Market making: Too many iOS exploits

Reports say there are a lot, but how many of them affect you?


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More reports of iOS security flaws are circulating so let us now turn to the staid analysis of the Forbes contributor network and unicycle refurbishing plant.

Zak Doffman says “New Apple Security Blow: If You Have An iPhone, Look Away Now.” (Tip o’ the antlers to Nick, Don and @designheretic.)

If The Macalope had an iPhone, and he’s not saying whether he does or doesn’t, shouldn’t he look to see what this all about? And, really, with the sensationalism shooting out of the Forbes contributor network and bouncy house demolition experts on a daily basis like fetid, meat-based confetti out of a steampunk canon, telling people to look away seems to be rather disingenuous.

After a dreadful April, here we are in May…

Feeling that, just not necessarily about Apple in particular.

…with yet another security blow for the hundreds of millions of iOS users around the world.

There was one before, see. You might have missed it because you aren’t someone anyone is going to pay a million dollars to infiltrate.


And this time, it’s more than just an overblown exploit that can be downplayed, this time it’s confirmation that a glut of new security exploits are targeting iOS users.

This phrasing would have you think that the exploits have some kind of agency and possibly even the ability to think on their own. As far as The Macalope knows, there are no sentient iOS exploits in the wild. As a matter of fact, there are no known exploits of these vulnerabilities in the wild at all. That’s kind of the point of selling them.

What’s happened is that Zerodium, a company that buys exploits to sell to law enforcement and governments, has said that it currently has enough iOS exploits and will not be buying any more for the next two to three months.

Now, this is not good, of course. This is bad because it seems to indicate there are a lot. But is it something average users should be worrying about? No. This is a company that pays between $100,000 and $2 million for vulnerabilities that are high-risk. If you’re the kind of person someone would pay $100,000 to get access to your phone then, yeah, you should worry about it.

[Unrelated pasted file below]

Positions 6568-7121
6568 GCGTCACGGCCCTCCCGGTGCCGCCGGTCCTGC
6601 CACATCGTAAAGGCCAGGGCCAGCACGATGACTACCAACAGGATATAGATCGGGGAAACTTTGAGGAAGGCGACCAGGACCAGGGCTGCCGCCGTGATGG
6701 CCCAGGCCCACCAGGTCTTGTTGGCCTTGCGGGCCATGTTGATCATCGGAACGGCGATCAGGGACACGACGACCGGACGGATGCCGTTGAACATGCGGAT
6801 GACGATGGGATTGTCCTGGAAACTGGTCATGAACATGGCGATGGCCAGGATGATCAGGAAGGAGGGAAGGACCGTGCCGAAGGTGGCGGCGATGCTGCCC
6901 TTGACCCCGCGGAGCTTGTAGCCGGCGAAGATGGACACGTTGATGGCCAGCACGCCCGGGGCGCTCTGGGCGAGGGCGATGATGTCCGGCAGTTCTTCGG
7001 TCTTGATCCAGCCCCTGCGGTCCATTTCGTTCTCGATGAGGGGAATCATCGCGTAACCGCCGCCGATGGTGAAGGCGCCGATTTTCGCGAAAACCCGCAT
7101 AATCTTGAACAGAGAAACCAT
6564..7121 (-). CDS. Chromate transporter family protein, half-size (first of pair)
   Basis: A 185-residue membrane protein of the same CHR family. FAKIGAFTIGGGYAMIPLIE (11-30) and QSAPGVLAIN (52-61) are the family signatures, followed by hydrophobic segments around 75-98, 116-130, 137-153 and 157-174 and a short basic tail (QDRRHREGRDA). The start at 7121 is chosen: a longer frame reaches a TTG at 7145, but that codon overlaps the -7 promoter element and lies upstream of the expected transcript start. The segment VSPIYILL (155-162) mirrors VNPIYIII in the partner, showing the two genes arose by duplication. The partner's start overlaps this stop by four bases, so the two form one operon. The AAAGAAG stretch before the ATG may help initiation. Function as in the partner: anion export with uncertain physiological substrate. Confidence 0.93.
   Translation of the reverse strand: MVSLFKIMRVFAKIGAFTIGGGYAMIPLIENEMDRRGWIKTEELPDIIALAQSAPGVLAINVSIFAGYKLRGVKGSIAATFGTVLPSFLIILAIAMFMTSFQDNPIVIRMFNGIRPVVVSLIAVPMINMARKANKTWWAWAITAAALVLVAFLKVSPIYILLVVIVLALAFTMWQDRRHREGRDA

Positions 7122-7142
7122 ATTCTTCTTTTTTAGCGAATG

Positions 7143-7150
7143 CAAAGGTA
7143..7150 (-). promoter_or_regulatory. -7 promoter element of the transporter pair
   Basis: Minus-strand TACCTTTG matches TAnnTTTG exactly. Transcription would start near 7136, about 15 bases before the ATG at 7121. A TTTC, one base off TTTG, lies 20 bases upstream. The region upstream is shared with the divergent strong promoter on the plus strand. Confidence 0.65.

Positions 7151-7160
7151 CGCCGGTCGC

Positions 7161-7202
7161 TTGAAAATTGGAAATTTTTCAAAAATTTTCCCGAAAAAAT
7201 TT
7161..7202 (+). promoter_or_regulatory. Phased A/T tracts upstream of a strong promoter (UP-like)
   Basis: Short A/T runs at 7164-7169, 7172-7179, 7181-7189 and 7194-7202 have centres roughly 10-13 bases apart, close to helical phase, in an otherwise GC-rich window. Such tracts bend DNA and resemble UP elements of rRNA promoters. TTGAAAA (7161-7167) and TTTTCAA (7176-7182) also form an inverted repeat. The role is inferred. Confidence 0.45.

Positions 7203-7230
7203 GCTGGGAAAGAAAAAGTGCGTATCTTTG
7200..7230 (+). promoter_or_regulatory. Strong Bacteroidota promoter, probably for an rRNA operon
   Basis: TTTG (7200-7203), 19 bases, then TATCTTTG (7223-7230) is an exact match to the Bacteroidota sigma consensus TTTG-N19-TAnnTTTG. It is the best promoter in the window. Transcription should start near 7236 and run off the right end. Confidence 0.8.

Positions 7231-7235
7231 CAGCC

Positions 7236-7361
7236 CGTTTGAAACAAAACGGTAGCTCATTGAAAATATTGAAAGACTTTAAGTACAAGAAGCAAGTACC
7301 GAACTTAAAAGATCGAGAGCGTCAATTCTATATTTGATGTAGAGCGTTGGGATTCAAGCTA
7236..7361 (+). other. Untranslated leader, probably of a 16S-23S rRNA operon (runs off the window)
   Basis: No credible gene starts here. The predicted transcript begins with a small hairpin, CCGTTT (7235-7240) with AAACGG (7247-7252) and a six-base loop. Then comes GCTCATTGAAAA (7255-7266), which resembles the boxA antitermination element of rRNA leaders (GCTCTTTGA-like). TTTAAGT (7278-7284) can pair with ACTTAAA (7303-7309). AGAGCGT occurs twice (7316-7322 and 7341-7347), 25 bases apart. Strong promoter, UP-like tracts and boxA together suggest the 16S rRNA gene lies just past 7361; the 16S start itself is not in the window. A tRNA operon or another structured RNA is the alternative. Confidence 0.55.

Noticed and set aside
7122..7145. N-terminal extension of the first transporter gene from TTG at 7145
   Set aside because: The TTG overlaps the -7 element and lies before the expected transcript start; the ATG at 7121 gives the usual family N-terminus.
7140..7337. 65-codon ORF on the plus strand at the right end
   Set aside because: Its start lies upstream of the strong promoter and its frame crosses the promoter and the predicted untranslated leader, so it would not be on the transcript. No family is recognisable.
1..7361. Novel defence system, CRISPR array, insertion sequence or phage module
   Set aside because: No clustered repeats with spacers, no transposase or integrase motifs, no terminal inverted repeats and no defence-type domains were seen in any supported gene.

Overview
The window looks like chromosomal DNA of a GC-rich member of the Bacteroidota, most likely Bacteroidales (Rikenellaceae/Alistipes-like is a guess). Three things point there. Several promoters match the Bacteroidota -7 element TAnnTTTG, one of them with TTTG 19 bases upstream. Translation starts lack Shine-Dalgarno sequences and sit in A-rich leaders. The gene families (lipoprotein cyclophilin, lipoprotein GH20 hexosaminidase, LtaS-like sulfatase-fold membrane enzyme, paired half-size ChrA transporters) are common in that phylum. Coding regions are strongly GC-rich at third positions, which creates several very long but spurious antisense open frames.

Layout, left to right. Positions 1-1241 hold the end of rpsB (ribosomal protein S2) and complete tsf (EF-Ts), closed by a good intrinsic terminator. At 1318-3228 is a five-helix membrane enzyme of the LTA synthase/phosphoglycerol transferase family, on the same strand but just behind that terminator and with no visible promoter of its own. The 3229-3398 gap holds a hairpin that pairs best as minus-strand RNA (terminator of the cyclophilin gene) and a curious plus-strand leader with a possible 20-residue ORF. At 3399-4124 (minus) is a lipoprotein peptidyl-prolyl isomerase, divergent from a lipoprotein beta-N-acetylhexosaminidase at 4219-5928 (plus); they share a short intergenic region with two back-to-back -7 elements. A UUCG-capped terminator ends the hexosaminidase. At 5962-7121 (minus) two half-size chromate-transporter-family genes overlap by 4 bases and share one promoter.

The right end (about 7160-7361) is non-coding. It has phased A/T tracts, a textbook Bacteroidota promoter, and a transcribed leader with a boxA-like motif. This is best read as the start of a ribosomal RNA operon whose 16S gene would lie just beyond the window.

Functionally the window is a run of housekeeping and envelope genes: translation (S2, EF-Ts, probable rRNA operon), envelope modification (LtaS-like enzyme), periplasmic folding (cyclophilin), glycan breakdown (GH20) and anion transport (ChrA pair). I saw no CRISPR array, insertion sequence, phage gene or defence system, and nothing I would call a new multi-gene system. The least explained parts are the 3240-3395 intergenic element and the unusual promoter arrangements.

Dr. Fauci.

But the rest of us? We’ve got real stuff to worry about.

Exploits are valued based on their scarcity.

Much like… almost everything.

There was some pushback on Zerodium’s decision to make this proclamation—even suggestions it was a marketing ploy from Intel’s Ryan Naraine. But, in reality, there’s little point in Zerodium discouraging hackers from pushing exploits in its direction if there is a market.

“There is little point in marketing.” That seems objectively not correct. The Macalope doesn’t dispute their claim to have enough product. It seems like maybe what they need is more demand.

It’s worth noting here that Doffman himself runs a security consulting firm. Just, you know, for no reason.

“Feral Cats Are A Real Problem That More People Should Be Talking About, Says Man Who Gets Paid To Talk About Feral Cats.”

We don’t know anything about these vulnerabilities. Some of them may require physical access to the device (Zerodium buys all kinds). As Glenn Fleishman previously noted on TidBITS, some of these kinds of vulnerabilities are expensive to exploit. So, after firms like Zerodium pay a lot to acquire them, someone has to pay more to use them, meaning they’re only ever going to be used on high-profile targets. This is bad news for members of dissident groups, criminals, extremely wealthy people and politicians.

Is that you? It’s not The Macalope.

Well, maybe the first one. If we ever get organized. But Todd can't even make the Tuesday night wine spritzer social on Zoom.

Get it together, Todd.

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